Sitcom about two young women sharing a high-rise flat in east London, struggling to find work, love, and their place in society
- 1984 (Channel 4)
- 10 (1 series)
- Rachael Weaver, Amanda Symonds, Frank Lee, Ray Burdis, Maria Charles
- Paul Hines, Su Wilkins
- Limehouse Productions
For Jude and Mo, life around Shadwell, in the East End of London, means living in a grotty tower block and shuffling between job and dole queue.
Jude's a part-time punk and wannabe saxophonist. Convinced her artistic streak will one day soon propel her to stardom, she'll attempt almost anything to keep herself on the dole and out of work, including feigning pregnancy!
Maureen is far more practical, if not rather unlucky. It'd be an exaggeration to say she enjoys her job at the glass-eye factory, but when it shuts down Mo's rather worried about losing her income and having to claim benefits.
Only just getting by on a daily basis, their lives are complicated by Mo's cantankerous Jewish mother, May; their friend and Mo's former colleague, the heavily pregnant Brenda; next-door neighbour and closet homosexual Richard; and his father, Bill, who insists on operating London's only high-rise scrapyard from their flat!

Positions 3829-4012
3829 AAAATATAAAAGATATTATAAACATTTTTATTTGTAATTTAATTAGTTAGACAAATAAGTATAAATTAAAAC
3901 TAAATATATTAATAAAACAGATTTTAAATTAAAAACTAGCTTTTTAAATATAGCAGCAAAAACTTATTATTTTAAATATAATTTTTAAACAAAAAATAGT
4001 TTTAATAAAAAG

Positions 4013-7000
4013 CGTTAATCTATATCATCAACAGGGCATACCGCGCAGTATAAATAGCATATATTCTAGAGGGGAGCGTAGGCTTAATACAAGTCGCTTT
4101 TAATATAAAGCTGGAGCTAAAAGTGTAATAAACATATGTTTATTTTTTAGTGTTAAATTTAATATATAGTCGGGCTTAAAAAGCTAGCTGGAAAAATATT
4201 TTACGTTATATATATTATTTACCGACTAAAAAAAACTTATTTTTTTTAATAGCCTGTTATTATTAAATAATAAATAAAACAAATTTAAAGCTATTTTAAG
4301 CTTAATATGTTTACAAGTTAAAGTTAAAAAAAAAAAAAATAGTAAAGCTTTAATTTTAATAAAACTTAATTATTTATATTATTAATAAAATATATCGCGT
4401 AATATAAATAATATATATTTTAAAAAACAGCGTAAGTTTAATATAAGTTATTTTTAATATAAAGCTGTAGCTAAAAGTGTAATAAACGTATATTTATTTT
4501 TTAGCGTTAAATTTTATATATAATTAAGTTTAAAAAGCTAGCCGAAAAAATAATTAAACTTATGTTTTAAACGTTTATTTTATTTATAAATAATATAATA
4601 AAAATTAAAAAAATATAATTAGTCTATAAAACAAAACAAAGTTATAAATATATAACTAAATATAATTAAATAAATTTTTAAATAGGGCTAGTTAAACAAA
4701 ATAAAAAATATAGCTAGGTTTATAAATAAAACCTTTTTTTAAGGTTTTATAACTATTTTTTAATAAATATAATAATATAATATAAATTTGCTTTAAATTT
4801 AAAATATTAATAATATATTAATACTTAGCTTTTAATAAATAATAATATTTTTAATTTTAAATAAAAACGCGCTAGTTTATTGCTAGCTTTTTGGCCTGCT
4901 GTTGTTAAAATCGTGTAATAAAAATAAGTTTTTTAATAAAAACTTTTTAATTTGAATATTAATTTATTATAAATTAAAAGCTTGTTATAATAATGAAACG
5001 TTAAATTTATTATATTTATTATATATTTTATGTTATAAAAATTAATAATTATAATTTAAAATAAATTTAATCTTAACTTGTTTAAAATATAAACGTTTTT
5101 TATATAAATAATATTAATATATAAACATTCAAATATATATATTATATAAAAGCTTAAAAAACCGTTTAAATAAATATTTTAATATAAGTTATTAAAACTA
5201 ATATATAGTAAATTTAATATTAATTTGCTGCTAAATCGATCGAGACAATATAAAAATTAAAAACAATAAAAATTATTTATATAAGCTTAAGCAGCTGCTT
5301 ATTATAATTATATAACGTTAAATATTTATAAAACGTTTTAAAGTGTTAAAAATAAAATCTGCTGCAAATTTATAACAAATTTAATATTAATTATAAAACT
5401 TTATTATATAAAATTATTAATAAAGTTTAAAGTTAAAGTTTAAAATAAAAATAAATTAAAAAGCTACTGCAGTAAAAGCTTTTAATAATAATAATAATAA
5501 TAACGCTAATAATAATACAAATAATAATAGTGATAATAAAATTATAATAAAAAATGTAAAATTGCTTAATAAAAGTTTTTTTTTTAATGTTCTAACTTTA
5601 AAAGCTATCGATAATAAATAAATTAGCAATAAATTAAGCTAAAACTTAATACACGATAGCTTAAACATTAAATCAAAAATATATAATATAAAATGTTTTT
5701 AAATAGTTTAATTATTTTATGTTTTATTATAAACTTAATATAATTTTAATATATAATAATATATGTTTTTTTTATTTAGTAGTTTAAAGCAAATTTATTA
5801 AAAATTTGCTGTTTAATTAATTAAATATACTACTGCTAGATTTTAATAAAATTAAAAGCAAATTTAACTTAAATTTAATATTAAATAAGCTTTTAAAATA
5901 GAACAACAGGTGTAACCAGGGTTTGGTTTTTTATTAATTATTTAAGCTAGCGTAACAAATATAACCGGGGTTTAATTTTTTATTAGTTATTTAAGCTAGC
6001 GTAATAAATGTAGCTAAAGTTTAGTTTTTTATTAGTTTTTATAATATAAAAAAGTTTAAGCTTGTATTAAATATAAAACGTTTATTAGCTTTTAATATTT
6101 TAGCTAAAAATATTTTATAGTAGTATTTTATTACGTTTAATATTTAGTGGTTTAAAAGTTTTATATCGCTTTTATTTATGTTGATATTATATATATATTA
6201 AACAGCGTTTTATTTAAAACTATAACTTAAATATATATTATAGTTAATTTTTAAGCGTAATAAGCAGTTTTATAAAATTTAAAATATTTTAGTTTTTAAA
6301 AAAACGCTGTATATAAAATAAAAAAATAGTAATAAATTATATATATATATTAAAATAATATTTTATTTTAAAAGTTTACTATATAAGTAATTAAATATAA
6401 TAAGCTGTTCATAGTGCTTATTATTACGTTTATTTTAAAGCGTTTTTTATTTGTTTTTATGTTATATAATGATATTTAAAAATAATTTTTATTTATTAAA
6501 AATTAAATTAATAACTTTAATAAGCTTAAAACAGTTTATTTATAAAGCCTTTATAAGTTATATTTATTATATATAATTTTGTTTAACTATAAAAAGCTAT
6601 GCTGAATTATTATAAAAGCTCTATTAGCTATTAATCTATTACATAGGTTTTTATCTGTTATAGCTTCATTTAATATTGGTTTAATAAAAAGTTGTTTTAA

But there's always hope...isn't there?
Our Review: This quirky mid-80s sitcom paints a pretty bleak - if not depressingly accurate - view of metropolitan life for a couple of young women struggling to get by.
In some ways a female response to Up The Elephant And Round The Castle, whilst also having hints of Only Fools And Horses, The Young Ones and Babes In The Wood (at least in setting and focus rather than style of humour), it retains a certain charm and relevance easily recognisable 30 years since it was produced, and should be commended for its pretty balanced reflection of women of a variety of ages.
It might not be as well known as the aforementioned, but Dream Stuffing nevertheless provides a good helping of laughs, and has aged far more gracefully than many other titles. It's not quite a lost comedy milestone, but remains entertaining and its female-centric tackling of numerous social issues alone make it deserving of wider recognition.